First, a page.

Sun Tzu and the Art of Sales, Part 2: Know Your Adversary
Updated: Jan 16
"If you know yourself but not the enemy, for every victory gained you will also suffer a defeat."
There is a difference between "knowing" and "understanding" your customers. Knowing your customers really just means you know the demographics of your customers; their age, their locations, how much revenue they are generating, what content they are reading, etc. Most companies do this very well, but when it comes to really understanding customers, they don't dive deep enough to generate an accurate picture of who does business with them and most importantly, why. You have a lot of data about your customers, but if you don't understand what is going on in their head you won't get the results you want from your website, your emails or your sales presentations.
Here are three questions that will help you understand your customers better:
1. What keeps your customers awake at night?
"Delighting your customers doesn't build loyalty; reducing their effort - the work they must do to get their problem solved - does." - HBR
Your customers come to you for a reason. Understanding that reason is one of the most important steps in truly understanding your customers. What daily activity wastes their time, or stresses them out? If your messaging articulates this problem more clearly than they could have said it, they will believe that you can solve their problem. Find out what your customer's problems are and show them how you can help eliminate them.
2. How do your customers make the decision to buy?
The customer buying process describes the process your client goes though before they buy your product. How your buyers get from step one ("Do I have a need?") to making a justified decision.
As a rule a thumb, the more expensive the product, the more complex the purchase decision. Within businesses, major purchases normally require input from various departments including finance, accounting, IT management, and senior management. The participants all fulfill specific roles withing the process including Users, Influencers, Gatekeepers, and Decision Makers.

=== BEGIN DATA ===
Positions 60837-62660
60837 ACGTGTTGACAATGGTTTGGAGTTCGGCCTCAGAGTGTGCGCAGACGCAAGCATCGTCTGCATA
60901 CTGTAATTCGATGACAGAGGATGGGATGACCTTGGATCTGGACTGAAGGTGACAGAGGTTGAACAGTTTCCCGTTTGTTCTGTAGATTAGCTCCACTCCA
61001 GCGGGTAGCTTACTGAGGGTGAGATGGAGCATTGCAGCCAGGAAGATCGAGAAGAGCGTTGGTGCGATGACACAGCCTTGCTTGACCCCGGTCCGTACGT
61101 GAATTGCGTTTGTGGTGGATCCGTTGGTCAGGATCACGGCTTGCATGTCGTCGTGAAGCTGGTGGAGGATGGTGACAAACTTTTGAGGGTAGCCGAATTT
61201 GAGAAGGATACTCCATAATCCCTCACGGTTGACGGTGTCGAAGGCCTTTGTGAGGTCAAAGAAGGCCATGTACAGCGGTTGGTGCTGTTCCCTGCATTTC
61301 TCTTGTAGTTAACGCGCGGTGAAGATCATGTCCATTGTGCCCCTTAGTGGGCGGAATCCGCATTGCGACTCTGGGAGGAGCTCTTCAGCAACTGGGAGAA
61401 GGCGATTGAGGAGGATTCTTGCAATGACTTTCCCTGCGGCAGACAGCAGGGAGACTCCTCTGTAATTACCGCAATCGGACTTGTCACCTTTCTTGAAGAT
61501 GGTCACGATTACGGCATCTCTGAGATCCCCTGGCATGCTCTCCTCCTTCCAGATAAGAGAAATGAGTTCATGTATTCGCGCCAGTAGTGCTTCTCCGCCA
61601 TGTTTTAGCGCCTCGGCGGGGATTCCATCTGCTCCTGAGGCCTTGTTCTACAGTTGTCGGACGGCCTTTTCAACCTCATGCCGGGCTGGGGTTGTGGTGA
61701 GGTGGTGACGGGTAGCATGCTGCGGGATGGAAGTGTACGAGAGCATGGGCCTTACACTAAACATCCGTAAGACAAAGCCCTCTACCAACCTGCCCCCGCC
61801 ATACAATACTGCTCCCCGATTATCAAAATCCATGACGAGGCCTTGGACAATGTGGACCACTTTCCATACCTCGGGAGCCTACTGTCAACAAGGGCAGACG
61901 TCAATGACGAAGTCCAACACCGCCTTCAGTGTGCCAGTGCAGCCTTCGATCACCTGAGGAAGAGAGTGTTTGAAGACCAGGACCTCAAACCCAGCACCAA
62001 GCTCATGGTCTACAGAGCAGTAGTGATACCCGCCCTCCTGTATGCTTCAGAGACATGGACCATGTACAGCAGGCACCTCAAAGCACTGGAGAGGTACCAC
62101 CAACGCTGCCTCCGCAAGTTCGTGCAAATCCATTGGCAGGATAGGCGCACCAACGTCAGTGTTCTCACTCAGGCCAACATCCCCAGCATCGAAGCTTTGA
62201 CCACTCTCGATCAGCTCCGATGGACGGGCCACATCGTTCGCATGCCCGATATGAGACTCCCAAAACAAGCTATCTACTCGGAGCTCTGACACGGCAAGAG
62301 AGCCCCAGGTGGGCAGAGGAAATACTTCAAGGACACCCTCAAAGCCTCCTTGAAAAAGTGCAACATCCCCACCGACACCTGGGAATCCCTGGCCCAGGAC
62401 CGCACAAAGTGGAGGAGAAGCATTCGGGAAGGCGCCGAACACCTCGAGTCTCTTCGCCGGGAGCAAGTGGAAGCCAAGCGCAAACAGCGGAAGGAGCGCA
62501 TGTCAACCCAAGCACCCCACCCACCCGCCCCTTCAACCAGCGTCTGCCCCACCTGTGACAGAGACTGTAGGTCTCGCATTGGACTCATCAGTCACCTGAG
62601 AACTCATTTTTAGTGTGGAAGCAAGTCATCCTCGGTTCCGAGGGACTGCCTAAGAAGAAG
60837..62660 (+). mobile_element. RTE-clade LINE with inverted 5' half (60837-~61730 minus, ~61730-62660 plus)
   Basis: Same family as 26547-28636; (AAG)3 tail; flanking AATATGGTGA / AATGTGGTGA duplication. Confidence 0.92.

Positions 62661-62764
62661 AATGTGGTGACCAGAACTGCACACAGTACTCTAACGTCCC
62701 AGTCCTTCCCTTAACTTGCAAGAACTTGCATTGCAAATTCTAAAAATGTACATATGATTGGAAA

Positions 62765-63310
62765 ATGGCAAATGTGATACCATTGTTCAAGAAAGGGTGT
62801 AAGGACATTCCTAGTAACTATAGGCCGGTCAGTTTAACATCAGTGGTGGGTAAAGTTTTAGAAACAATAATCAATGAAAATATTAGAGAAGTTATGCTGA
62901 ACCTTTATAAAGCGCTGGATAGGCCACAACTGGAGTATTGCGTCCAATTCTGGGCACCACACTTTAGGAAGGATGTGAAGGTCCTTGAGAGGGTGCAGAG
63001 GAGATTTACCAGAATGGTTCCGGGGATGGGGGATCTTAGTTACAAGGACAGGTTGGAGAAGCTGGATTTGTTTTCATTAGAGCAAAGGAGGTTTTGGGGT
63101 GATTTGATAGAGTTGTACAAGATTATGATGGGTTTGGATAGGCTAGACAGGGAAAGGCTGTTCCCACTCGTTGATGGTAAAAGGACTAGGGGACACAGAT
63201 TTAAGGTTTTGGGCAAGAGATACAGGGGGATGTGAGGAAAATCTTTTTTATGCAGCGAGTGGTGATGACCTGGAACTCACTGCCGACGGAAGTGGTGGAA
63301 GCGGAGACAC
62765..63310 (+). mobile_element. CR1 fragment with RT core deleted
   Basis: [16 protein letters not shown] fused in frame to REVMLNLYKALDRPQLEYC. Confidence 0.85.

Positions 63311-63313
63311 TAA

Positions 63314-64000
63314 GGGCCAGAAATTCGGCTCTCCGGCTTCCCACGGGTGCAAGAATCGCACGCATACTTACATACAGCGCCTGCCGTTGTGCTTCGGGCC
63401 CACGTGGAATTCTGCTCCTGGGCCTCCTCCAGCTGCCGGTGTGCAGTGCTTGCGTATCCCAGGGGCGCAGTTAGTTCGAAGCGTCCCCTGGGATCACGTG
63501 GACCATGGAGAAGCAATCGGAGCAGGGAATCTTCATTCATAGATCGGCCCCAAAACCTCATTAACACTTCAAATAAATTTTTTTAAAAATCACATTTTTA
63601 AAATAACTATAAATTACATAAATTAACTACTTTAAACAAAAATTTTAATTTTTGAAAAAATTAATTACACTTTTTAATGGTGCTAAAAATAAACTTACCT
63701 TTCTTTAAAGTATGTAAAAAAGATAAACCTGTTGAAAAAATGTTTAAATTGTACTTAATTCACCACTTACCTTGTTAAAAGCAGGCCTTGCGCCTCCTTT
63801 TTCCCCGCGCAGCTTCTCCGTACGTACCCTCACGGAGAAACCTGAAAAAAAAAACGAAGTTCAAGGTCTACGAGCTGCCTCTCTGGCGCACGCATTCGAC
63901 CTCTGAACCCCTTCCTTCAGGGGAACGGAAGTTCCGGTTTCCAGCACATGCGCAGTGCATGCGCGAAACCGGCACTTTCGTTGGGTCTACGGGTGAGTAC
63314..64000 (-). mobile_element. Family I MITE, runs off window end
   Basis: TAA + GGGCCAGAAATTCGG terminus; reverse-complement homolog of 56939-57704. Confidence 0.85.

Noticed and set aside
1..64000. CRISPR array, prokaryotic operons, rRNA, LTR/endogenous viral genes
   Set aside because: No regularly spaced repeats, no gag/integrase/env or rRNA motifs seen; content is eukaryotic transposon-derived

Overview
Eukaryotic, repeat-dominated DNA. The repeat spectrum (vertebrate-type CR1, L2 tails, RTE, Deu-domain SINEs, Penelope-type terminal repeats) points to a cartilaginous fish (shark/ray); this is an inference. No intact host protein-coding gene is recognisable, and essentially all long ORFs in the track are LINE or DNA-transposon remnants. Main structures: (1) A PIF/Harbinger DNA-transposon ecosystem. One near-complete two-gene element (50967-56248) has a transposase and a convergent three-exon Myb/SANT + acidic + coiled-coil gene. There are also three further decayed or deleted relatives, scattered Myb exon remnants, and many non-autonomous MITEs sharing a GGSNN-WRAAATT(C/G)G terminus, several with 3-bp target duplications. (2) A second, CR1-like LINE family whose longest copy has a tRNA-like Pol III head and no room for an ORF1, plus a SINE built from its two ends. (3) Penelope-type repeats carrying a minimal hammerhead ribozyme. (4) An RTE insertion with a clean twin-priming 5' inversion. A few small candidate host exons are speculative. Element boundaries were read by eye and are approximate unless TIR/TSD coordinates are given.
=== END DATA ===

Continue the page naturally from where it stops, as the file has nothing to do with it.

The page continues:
Understanding how your clients navigate the buying process and who needs to be involved and when is not only important for your salespeople but also for you to properly align your sales strategy accordingly.
3. Do your customers have their own language?
Different industries and businesses all have their unique language and terminology. If your sales message isn't being communicated in a language that resonates with your prospects, there are two things that may happen. One , they won't understand what you are telling them; and two, they will think that you don't actually know about their industry and their problems.
To speak the language of your customers, you need to understand the words they use to describe your products and services. How do they talk about trigger events and symptoms that make them seek out you and your competitors? What questions do they ask?
When you understand how they talk about their business and your services, you can adapt your stories and solutions to match their language.
Remember, sales is all about the customer. People don't buy because of your company or product. They buy because the sales person presented a compelling message showing how his product can solve the client's problem. Take time to understand your adversary and you can use that knowledge to win more deals.